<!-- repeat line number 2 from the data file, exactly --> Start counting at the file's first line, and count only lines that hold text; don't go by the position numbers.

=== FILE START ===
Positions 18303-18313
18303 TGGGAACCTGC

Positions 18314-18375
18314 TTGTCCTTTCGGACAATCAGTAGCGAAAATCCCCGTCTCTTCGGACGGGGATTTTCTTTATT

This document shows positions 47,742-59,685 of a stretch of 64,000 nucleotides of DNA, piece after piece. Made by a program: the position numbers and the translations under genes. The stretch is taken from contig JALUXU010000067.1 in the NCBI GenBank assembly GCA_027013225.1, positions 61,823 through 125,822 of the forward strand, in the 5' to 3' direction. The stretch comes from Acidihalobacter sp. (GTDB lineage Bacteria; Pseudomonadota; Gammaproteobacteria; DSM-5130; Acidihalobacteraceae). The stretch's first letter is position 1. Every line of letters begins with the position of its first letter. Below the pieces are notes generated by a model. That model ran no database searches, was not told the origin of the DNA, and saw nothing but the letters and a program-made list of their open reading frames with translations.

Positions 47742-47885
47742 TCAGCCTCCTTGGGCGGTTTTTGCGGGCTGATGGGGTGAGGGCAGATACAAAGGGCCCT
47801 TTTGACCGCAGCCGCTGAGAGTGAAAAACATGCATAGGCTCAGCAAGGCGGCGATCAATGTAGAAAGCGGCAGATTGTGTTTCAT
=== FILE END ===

18303 TGGGAACCTGC